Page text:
I’ve been meaning to put a post or two on the progress of my “Scaretaker” of my graveyard. If I can find the pictures on my wife’s computer, I’ll post them. Last night I worked on the hands. They needed to be strong, so they will hold the weight of the lantern I got for it and maybe a shovel or other prop.
When they’re completely dry I will carve and sand the hands to shape them, then I will apply a few layers of papier mache to make them hard.
After experimenting with the Grim Grinning Ghosts the other day, I was curious about projections in windows. Hallowindow.com has some great animations made specifically for window displays. I got the “Eye of Fire” and “Ghosts” downloads and tried both. I first tried them in the downstairs window. The green ghosts looked way cool, however, with Trick-or-Treaters coming to the door, they’d see the projector and it would diminish the effect. The Eye of Fire looked really cool in my upstairs window. Here are some pictures of what it looked like. I tried it with a blacklight illuminating the white sheet and without. I will probably do it without the blacklight for Halloween. What do you think looks better?
I was curious about how good of a “Grim Grinning Ghosts” Halloween prop I could make, so I tested it tonight. I don’t have any video, but here is a still image. I only have two foam heads, so the third character isn’t there, but it was pretty good. If I actually do this in our haunt I will carve the foam to be more masculine OR add papier mache to it to build up the masculine features of each character. I downloaded the video from YouTube.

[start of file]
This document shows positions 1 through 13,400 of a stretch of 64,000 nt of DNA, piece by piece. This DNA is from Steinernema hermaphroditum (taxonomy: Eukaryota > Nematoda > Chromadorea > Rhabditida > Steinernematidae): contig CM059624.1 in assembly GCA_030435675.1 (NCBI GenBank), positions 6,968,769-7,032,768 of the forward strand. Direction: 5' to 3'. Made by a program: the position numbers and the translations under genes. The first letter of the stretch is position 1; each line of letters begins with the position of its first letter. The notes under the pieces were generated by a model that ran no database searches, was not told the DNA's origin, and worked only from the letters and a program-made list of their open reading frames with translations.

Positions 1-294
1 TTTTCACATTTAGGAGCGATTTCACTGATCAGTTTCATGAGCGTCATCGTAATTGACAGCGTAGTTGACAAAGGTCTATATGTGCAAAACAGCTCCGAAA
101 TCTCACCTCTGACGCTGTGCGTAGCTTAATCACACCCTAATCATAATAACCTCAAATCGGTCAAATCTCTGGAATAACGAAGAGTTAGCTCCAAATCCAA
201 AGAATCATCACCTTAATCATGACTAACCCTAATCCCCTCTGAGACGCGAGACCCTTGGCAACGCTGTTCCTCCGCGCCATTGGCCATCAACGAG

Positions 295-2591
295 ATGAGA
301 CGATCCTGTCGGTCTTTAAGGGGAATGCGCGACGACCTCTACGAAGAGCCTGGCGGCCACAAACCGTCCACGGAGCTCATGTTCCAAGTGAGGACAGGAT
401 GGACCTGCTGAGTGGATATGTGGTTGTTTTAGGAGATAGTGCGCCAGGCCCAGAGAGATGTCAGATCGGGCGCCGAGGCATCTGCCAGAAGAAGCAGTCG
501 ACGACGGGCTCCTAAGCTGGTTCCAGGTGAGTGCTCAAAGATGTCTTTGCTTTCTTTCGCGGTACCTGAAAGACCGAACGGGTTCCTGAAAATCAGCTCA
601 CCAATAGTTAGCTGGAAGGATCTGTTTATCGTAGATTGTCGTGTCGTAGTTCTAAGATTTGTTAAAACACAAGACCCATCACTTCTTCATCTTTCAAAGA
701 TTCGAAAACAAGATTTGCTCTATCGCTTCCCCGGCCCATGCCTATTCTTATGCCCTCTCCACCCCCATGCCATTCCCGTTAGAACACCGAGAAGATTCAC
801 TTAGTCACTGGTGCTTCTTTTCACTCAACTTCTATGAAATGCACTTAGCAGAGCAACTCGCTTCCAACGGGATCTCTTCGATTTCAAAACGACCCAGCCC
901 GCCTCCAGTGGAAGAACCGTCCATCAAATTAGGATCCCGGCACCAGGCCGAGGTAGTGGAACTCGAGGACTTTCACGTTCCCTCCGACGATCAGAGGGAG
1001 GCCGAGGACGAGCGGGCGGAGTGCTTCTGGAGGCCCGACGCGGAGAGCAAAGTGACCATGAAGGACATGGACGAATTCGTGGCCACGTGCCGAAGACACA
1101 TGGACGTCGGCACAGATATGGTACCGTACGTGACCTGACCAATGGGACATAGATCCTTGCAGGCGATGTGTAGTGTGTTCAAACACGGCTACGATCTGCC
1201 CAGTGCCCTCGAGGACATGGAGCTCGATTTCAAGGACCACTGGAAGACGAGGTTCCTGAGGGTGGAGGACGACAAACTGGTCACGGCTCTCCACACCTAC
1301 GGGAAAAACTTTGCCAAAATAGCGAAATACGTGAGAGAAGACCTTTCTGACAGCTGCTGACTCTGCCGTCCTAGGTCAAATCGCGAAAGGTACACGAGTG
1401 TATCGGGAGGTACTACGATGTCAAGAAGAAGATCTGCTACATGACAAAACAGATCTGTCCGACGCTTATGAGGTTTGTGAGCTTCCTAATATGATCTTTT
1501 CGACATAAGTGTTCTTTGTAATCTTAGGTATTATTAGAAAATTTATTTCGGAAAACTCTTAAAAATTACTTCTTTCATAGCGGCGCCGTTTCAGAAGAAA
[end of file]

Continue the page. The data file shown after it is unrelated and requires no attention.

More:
160 years after his mysterious death, Edgar Allan Poe returns from the grave to haunt you with his most terrifying tales and poems. In a 10,000 square foot warehouse in South Philadelphia, Brat Productions presents a unique and utterly theatrical take on a Halloween tradition—the Haunted House. You move from room to room. Down twisting hallways. Through the heart of darkness. Into the unknown.
I’ve been a big fan of Halloween since I was a kid and I’ve always enjoyed setting up haunted houses and having really cool costumes. I joined the Rocky Mountain Haunters group last year shortly after Halloween. I didn’t attend any of the gatherings this year because of other commitments and, to be honest, I was a little intimidated by some of the projects. In one of the threads in our group, someone mentioned the pumpkins at Stolloween.com and I immediately knew that I could do the same kinds of projects that Scott Stoll makes. These are my first attempt at using papier mache techniques to create inexpensive, simple Halloween props.
So, this is part 1 for the pumpkins. I will follow with cutting out the faces and building up the features. Then we will paint them.
The Dimmick Family's Haunted Halloween Maze located in Spanish Fork, Utah